There are six different service capabilities of Azure Data Explorer, and we will discuss them one at a time to help understand the framework of ADX, and also help in clearly understanding how ADX works behind the scenes.
ADX Service Capabilities
- Data Storage: There are two ways to store the data –
- Column Store (default) – Data is organized in fields by columns and is considered optimal for analytical query modeling. Storing the data in the sharded column store has its own set of benefits. It allows huge amounts of data sets to be stored and also allows for better compression.
- Row Store – In row store the data is organized in records without indexing. The main benefit is quick writing of data. It is optimal for use cases where near real time is required and the data volume is small to medium.
- Indexing: This is one thing that sets ADX apart from other exploration tools available today as it provides better performance. It helps ADX in deciding which data extents should be targeted as a part of the query. This in turn helps in better performance as it allows scanning only a small subset of the data.The underlying database has a unique inverted index design based on cardinality. The index is not just at the shard level, but there are even more granular level indexes within the shards as well. They are considered as a low-granularity indexes, and if one of those indexes are hit, it scans only a part of the shard/extent relevant to the query.
One other benefit that is achieved behind the scenes is that the small shards are manipulated and merged together, which improves both the compression and indexing. This is done because the data is continuously ingested from the sources and we need to have low query latency.
Apart from the inverted index, ADX stores metadata and statistics for each column. These statistics help along with the data sharding concept we discussed above. For example – if a column is a numeric column or datetime column or a timespan column, ADX will also store the maximum and minimum values of the extent of the data, and when the user requests the data from the store with certain conditions, it will be compared and only relevant extents are scanned and returned as results.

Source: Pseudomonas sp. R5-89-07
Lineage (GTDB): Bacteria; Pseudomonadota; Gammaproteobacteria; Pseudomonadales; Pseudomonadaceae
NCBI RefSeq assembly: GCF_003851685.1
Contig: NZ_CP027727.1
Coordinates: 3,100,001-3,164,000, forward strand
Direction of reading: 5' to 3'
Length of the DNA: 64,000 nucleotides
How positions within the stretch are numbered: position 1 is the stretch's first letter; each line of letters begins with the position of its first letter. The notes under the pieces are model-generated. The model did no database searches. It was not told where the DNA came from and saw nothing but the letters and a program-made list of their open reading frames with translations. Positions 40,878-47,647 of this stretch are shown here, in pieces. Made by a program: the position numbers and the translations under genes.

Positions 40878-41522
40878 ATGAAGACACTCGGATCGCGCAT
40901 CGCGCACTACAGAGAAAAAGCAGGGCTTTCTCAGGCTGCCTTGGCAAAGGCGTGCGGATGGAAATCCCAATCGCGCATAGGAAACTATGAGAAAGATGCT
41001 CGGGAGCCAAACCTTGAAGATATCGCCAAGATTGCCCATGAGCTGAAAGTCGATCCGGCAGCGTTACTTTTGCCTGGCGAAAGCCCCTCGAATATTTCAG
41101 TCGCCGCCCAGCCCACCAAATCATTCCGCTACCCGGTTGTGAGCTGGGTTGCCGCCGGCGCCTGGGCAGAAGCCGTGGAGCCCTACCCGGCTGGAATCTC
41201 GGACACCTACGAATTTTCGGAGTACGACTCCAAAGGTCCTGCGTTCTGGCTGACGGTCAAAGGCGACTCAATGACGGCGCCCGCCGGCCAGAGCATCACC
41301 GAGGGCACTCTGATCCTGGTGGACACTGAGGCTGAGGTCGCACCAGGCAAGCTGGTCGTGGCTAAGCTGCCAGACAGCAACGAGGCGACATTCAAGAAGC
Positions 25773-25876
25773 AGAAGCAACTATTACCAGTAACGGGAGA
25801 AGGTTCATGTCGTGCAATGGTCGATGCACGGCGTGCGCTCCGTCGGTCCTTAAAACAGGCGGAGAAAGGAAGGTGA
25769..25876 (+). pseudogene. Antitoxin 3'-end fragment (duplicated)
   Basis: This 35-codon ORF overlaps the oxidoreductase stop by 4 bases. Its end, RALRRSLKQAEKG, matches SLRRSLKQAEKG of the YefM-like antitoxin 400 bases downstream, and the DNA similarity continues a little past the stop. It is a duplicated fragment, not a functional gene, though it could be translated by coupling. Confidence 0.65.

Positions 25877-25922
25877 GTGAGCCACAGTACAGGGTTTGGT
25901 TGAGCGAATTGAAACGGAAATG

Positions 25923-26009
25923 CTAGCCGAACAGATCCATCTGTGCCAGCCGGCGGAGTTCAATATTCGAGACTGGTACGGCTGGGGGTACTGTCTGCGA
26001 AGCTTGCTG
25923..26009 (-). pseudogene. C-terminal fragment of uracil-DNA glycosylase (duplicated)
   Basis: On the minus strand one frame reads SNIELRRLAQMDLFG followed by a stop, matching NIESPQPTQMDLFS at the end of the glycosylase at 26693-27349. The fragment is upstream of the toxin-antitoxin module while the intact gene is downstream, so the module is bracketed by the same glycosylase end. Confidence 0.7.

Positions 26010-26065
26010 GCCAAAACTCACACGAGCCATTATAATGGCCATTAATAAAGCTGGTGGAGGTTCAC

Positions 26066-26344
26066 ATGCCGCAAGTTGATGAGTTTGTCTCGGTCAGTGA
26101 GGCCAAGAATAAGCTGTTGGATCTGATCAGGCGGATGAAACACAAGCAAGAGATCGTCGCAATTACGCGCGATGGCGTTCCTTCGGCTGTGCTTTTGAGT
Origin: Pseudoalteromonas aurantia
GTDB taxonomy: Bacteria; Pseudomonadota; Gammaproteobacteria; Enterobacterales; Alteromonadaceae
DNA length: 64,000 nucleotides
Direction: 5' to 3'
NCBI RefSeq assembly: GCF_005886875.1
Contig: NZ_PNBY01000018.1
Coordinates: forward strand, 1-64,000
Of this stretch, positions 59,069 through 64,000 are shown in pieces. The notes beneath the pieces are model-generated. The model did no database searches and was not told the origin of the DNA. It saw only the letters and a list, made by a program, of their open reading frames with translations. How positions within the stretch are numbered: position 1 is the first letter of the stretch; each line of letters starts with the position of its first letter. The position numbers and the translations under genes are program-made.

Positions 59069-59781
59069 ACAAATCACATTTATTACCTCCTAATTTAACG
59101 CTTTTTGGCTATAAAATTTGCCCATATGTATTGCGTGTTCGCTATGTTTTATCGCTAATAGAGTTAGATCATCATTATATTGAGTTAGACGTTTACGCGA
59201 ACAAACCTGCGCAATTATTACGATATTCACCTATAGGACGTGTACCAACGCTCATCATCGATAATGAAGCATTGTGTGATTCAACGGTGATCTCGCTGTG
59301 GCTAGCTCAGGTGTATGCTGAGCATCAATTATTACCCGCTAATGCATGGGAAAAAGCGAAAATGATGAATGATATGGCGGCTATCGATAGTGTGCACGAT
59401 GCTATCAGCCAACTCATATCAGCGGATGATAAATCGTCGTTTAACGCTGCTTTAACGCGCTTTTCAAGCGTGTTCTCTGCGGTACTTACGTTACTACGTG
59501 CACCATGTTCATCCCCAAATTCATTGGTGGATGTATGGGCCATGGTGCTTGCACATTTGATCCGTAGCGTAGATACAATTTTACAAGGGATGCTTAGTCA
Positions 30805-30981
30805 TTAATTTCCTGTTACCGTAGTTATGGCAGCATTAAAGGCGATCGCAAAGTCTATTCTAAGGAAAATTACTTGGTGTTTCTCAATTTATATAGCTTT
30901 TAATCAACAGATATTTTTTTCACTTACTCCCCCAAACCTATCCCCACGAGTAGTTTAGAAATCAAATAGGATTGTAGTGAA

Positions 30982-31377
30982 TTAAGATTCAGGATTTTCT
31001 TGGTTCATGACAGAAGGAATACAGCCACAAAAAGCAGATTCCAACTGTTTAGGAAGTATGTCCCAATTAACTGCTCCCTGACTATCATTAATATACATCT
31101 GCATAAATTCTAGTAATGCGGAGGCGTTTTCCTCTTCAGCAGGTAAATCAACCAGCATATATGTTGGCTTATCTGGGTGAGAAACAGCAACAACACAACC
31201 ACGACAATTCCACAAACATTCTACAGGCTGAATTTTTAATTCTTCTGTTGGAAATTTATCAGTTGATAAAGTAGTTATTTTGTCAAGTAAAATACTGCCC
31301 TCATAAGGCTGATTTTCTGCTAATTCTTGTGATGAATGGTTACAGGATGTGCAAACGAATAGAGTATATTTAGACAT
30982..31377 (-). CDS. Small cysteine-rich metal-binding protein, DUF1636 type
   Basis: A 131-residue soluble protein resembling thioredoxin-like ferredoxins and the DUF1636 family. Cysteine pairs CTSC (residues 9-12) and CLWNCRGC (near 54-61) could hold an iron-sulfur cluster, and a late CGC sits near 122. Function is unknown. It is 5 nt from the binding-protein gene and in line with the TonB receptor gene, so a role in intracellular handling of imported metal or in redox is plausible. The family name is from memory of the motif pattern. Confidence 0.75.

Column Compression: We discussed that in ADX we have the column compression. LZ4 is one of the compression algorithms that is utilized, providing excellent performance and reasonable compression ratio. The data is always held in the compressed mode for faster data transfers. Even when the data is loaded into RAM, it is compressed.
Metadata Storage: Apart from the data, ADX also stores different kinds of metadata information that describes the data. A few of them are mentioned below –
- Table schema
- Policy objects
- Security policies
- External table details
- Function declarations
We will discuss more about the policy object in later modules when we are working with the Kusto Query Language.
- Compute/Storage/Network Isolation: In Azure, the compute, storage, and networking services are isolated in order to reduce interdependencies and to achieve performance. This separation of concern also helps in individually handling the issues and fixing them in case need be. This is what is followed by ADX as well. In case the compute needs to be scaled up depending upon the CPU load, it can easily be done. Also, multiple computes can access the same storage.
- Compute Data Caching: We discussed earlier that the data is held in the RAM in the compressed form only. This data is decompressed only when the actual query needs it. ADX makes full use of the SSD storage. The most relevant information is cached in the SSD to remain very close to the CPU for faster data retrieval. There are three different tiers:
- Azure Blob Storage
- Azure Compute SSD
- Azure compute RAM
One other point worth mentioning here is that, although the caching is defined at the database level, which is inherited by the tables in the database, but it is also possible to configure the cache time span for each individual table, thereby overriding the caching configured at the database level. Data stored in the hot cache is accessible much faster by the queries, as there is no need to fetch the large data again from the storage. The data is stored in the cache as a result of a previous query.
Part – 1: Data Science Overview
Part – 2: Understanding Azure Data Explorer
Part – 3: Azure Data Explorer Features
Part – 5: Creating the ADX Environment
Part – 6: The Kusto Query Language
Part – 7: Data Obfuscation in Kusto Query Language
Part – 8: Data Ingestion Preparation: Schema Mapping
Part – 9: Overview of data ingestion in Azure Data Explorer
Part – 10: Managing Azure Data Explorer Cluster